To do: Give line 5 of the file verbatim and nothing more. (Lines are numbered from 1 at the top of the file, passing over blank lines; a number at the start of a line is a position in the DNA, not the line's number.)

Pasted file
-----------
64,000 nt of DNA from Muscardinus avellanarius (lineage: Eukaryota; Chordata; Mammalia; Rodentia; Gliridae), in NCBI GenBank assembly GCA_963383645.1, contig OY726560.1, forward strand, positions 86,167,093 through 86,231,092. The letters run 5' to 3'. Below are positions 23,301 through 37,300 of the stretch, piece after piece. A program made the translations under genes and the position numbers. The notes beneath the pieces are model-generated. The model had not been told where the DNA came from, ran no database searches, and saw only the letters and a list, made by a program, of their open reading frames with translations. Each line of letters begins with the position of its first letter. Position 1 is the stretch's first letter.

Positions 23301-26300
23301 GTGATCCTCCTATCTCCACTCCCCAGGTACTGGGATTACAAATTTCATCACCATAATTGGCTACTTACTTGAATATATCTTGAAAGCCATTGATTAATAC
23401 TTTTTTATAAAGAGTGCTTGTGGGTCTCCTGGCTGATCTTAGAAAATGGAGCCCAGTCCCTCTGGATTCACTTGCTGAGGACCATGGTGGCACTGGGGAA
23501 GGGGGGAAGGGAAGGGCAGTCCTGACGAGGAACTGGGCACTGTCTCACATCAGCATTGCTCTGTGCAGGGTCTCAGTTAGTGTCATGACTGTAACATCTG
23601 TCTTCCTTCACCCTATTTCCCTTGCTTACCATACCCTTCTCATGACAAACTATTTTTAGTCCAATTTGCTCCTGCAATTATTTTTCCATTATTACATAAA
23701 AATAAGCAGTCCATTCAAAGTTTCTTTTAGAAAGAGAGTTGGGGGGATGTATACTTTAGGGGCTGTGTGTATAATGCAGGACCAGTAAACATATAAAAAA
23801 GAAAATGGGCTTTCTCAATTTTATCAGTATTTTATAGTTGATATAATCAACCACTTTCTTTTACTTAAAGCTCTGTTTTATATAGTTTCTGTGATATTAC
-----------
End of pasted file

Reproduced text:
23501 GGGGGGAAGGGAAGGGCAGTCCTGACGAGGAACTGGGCACTGTCTCACATCAGCATTGCTCTGTGCAGGGTCTCAGTTAGTGTCATGACTGTAACATCTG